Friday, November 28, 2008

Nuru Celebrates Christmas For Kuria

The video above was edited and put together by a friend of mine named Doug Scott. He took the raw footage and put all of this together on the ground in Kuria, Kenya in a dirt floored staff house where he and three other friends have been living the last couple of months. Doug used to work for Willow Creek Community Church, but for the last 3 months he has been volunteering for Nuru and designing incredible videos, taking amazing photographs, and designing the content and layout for the Nuru website. This video is the first of a handful of videos he has produced while serving Nuru on the ground in Kenya--I thought you might enjoy this video, and perhaps you'll see a familiar face as you watch. ;) If you blog, or have facebook, or like to email your friends with cool videos, etc., then copy this url and send it to some friends. Or you can just point folks to my blog--that would work too. I'm trying to get the word out about nuru to as many people as possible--will you help?

Oh, and there's a reason I'm posting this video and writing this blog today. I just looked on youtube and 89,000 people have watched this video. By taking three minutes to watch the video, you can help make the video even more popular on youtube, which will mean even MORE people will watch it and find out about this great organization.

Beyond that, today marks the commencement of Nuru's Christmas campaign called "Christmas for Kuria." There is a page on the website where YOU can leave YOUR greeting for the children of Kuria, Kenya. Click here, and send your Christmas greeting. Right now these children and their families are getting ready for the growing season, but the cost of seed and fertilizer is skyrocketing. Today, you can join Nuru in helping this community by making a donation to help purchase seed and fertilizer that can be loaned to the people of this community.

My buddy Willie's two children were the first to contribute to the campaign using paypal. They didn't give a lot by our standards. They gave a dollar each. That's more money than the average person in Kuria, Kenya makes in a day. And it was a lot for these kids too.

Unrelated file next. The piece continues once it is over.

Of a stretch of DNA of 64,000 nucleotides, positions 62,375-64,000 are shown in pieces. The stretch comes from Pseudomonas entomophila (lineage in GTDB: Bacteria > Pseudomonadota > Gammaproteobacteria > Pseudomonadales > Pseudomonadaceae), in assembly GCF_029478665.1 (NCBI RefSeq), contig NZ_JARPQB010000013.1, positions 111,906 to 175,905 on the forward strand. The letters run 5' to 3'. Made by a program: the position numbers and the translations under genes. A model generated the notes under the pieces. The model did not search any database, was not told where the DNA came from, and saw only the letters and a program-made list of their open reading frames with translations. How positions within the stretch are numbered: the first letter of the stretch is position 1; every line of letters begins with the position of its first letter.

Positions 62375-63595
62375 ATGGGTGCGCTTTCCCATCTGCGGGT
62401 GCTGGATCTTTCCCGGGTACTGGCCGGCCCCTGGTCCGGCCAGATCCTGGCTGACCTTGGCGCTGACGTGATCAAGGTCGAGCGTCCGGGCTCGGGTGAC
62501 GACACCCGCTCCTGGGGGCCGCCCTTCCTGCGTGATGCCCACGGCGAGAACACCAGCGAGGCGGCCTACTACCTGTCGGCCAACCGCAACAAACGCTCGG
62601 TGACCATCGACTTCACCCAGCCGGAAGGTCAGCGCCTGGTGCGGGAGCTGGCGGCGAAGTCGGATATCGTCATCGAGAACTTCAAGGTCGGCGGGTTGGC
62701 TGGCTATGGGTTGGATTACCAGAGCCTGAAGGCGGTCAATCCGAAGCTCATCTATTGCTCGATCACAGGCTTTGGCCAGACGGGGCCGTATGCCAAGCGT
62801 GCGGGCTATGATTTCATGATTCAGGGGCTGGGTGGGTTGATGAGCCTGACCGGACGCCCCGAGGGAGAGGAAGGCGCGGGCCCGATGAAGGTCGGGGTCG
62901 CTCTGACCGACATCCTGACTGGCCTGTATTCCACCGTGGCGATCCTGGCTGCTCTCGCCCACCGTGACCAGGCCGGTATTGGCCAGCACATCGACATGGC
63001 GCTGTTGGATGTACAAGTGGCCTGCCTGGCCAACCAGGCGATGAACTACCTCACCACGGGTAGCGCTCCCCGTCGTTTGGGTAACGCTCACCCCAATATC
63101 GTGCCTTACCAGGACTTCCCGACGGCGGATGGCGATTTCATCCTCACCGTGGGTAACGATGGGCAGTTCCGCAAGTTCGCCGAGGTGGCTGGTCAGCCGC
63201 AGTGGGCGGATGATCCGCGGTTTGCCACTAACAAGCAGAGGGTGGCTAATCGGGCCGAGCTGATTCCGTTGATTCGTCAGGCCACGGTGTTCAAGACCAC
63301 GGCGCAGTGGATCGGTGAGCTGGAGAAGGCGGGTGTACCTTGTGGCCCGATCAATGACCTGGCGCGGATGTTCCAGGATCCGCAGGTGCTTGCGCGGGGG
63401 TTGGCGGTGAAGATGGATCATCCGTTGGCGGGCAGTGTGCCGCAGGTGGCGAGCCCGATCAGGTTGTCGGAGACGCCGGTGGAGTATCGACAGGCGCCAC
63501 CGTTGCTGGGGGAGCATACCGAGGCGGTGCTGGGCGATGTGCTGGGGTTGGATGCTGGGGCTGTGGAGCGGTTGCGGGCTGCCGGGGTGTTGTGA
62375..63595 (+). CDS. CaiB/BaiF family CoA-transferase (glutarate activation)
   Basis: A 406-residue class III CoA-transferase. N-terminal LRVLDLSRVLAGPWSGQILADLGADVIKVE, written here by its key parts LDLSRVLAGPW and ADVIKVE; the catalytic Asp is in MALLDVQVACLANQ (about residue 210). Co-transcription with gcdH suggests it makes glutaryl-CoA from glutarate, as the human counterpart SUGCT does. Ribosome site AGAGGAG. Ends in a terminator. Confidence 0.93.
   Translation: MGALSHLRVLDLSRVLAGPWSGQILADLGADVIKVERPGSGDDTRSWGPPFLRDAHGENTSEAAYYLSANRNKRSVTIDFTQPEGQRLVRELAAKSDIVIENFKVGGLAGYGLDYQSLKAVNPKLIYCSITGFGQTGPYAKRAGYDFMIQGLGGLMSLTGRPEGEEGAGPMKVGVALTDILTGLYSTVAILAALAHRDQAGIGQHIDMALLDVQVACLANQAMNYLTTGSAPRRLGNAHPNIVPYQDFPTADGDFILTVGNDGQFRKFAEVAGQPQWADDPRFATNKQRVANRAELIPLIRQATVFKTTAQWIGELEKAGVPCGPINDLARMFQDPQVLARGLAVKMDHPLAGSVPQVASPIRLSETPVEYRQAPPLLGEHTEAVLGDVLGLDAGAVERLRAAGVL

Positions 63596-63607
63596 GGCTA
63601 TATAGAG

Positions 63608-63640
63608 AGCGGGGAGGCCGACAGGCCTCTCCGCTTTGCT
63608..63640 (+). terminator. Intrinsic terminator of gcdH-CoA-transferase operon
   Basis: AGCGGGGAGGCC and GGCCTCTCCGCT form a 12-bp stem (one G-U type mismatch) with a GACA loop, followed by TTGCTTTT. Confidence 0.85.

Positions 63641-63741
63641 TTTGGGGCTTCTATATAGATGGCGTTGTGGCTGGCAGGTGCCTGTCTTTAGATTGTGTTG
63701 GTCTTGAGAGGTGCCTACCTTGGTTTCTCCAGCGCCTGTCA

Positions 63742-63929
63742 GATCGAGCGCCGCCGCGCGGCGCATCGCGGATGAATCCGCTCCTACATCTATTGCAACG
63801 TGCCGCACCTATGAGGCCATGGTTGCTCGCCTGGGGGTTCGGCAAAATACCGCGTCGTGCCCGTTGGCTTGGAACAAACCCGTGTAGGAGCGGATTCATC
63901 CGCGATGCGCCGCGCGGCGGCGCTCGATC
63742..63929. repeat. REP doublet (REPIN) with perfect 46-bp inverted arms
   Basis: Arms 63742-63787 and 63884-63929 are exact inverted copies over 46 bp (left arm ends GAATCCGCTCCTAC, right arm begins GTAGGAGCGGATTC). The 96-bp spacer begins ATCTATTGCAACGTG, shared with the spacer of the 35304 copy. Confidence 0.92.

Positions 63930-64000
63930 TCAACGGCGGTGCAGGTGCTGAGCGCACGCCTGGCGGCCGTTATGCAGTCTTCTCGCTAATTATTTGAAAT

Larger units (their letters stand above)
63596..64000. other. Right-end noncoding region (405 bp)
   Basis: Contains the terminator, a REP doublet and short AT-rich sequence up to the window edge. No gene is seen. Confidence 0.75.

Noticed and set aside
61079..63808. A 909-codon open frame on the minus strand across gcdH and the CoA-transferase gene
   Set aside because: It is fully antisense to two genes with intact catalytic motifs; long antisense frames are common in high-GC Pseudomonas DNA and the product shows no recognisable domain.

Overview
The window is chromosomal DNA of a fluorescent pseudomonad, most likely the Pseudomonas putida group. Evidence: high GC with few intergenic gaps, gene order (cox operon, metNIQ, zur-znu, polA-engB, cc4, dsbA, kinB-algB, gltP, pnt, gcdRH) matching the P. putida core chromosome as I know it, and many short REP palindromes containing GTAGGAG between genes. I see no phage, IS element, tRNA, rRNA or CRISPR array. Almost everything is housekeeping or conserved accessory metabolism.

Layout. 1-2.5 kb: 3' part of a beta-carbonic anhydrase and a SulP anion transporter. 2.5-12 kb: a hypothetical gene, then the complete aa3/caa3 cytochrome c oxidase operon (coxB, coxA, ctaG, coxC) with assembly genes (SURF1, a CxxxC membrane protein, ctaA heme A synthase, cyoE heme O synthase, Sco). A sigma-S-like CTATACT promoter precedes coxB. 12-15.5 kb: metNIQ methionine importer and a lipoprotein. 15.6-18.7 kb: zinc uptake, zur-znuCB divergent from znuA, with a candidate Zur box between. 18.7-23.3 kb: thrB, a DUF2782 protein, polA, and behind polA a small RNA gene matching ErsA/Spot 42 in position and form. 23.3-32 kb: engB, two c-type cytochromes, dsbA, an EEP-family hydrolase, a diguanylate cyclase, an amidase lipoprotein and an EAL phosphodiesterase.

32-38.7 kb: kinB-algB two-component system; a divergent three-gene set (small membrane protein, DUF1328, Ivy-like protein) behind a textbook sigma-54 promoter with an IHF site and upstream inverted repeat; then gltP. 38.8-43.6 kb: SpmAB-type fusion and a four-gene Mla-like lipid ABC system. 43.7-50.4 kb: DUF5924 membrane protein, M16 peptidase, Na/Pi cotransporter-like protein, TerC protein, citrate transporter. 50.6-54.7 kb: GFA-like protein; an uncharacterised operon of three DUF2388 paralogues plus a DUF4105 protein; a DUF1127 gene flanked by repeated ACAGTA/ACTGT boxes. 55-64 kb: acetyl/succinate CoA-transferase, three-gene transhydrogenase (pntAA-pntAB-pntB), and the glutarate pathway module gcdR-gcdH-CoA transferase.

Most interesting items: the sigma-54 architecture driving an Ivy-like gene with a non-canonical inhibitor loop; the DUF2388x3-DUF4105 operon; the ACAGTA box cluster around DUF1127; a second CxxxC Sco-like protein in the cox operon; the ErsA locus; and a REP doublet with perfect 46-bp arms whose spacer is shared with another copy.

I'm really proud of them for their giving. I didn't ask them--they asked me. They asked their dad too. We were in awe of their willingness to give. "The Kingdom of heaven belongs to such as these."

Will you join them in their generosity this holiday season?

Monday, November 24, 2008


Teamwork, originally uploaded by chanchanchepon.
I had to write this. Simply because I’m astounded at what teams of people can do when they are united with one mind toward a cause that’s bigger than themselves.

First, I want to brag on the team that put on the 58 conference. None of us had any idea what a HUGE success the conference was going to be when we started planning it this summer. I’m in awe of what God did this past weekend through the efforts of so many of my friends. Lives were CHANGED. I entered into the work I’m doing because I wanted to change lives. I had no idea how much more powerfully that work is accomplished by working together with others. My friends at Chestnut Ridge Church put on one of the most phenomenal conferences I’ve ever been part of. I’m excited for our future teamwork on many more endeavors.

Second, I want to talk about the grassroots team that I’ve been able to work with to get the word out about Nuru. These men and women have helped mobilize thousands of people through facebook and other media. They’ve raised several thousand dollars to bring an end to extreme poverty one community at a time. And they constantly fill in the gaps amid my many flaws. There is simply no way Nuru would be in the place where it is without the men and women who make up our grassroots team.